T. Rowe Price's profit up 48%

T. Rowe Price Group Inc.'s fourth-quarter profit rocketed 48 percent as investors poured billions of dollars into the Baltimore investment company's mutual funds during the stock market rally.

With money continuing to flow back into the market this year, analysts say, Price is poised to gain market share and add to its assets under management, which reached a record $190 billion at year's end.


Net income in the final three months of last year increased to $68.6 million, or 53 cents per share, from $46.2 million, or 37 cents per share, in the fourth quarter of 2002. Analysts polled by Thomson Financial had anticipated earnings of 52 cents per share.

"I would say, relative to their peers, they are well positioned to take market share," said Ken Worthington, an analyst with CIBC World Markets in New York.


George A. Roche, T. Rowe Price's chairman and president, said stocks aren't likely to do as well this year as last. Small technology and telecommunications companies whose share prices soared despite poor financial results are in for an especially hard fall, he said.

"I would not be surprised if you have a market correction here for a while, because the market has gone up pretty strongly in recent months on a sustained basis," he said.

For the year, Price reported net income of $227 million, or $1.77 per share, up from $194 million, or $1.52 per share, posted for 2002. The company's shares closed down 59 cents at $52.16 in trading yesterday.

Price might have indirectly benefited from the illegal trading scandals that slammed the industry beginning last fall, when New York Attorney General Eliot Spitzer revealed widespread instances of late trading and market timing in some mutual funds.

Competitors such as Janus, Putnam Investments, Alliance Capital and Invesco Funds Group were tainted by the investigations, prompting many investors to pull money from those companies in favor of those with records thought to be unblemished.

T. Rowe Price's funds had an especially good year, with 65 percent of the company's retail funds earning an overall rating of four or five stars from Morningstar, the fund-tracking firm.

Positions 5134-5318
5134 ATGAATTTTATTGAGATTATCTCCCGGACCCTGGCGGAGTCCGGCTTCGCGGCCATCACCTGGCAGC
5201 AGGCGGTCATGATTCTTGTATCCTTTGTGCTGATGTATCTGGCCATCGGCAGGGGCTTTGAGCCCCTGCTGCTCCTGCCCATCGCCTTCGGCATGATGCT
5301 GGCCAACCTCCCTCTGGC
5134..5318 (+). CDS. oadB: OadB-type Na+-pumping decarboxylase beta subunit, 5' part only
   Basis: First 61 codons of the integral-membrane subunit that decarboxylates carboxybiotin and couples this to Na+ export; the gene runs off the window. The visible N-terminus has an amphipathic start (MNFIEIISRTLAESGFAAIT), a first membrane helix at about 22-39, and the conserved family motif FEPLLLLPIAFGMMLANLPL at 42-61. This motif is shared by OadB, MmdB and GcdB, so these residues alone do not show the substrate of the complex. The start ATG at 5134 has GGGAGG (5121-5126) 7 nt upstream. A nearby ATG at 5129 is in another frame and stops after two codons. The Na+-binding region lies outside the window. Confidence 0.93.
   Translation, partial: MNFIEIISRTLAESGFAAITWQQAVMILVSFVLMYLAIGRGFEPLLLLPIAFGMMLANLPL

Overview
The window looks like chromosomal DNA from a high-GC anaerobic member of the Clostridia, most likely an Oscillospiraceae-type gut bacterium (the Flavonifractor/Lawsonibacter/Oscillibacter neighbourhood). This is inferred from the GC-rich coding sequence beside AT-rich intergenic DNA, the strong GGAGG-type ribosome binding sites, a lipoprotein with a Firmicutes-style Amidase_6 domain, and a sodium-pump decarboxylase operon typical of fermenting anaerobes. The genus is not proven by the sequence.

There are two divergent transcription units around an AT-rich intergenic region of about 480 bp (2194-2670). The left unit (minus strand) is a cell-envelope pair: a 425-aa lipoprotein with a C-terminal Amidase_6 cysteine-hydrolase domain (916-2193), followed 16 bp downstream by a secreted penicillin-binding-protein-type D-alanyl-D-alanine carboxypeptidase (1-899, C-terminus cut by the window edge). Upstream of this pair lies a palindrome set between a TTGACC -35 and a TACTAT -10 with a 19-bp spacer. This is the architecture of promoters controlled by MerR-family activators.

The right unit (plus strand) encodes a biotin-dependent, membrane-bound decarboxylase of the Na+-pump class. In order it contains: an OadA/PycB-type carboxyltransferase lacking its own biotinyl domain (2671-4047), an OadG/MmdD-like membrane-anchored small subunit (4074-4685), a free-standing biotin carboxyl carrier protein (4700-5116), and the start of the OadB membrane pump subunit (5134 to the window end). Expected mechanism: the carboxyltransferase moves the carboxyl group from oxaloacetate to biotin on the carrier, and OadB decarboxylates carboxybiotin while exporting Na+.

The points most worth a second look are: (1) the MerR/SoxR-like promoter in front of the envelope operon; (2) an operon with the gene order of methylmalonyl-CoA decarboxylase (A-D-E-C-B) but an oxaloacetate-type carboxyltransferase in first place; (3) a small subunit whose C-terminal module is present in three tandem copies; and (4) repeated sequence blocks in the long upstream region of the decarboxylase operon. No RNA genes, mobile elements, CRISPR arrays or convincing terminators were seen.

"That's hard to beat," said Rachel Barnard, a Morningstar analyst. "So I think this market and the whole regulatory environment is really playing into T. Rowe's hands."

Bernard said the company's shares are too expensive, however. Morningstar has a target price of $37 per share, well below yesterday's close.


"We think that investors are expecting maybe unrealistically high growth going forward, which probably won't be the case," she said.

Price revived its advertising campaign as the market began to gather momentum in the fourth quarter. The company spent more than $20 million on print and television ads, the most since the first quarter of 2001. The spending contributed to operating expenses $24 million higher than those of the fourth quarter of 2002. Roche said the advertising strategy will continue in the current quarter and beyond.

New regulations being debated in Washington could lead to higher costs in the year ahead, Roche said. Regulators are considering a number of measures to curb mutual fund trading abuses and make fund fees more transparent, among other things. "It will be more regulation, more compliance, more everything," Roche said.

Analysts don't expect such measures to have a significant impact on the company's earnings.

"It's going to cost everyone some amount of money just to comply with all this stuff, but it's nothing worrisome in the case of a T. Rowe Price," said Robert Lee, an analyst with Keefe Bruyette & Woods Inc. in New York.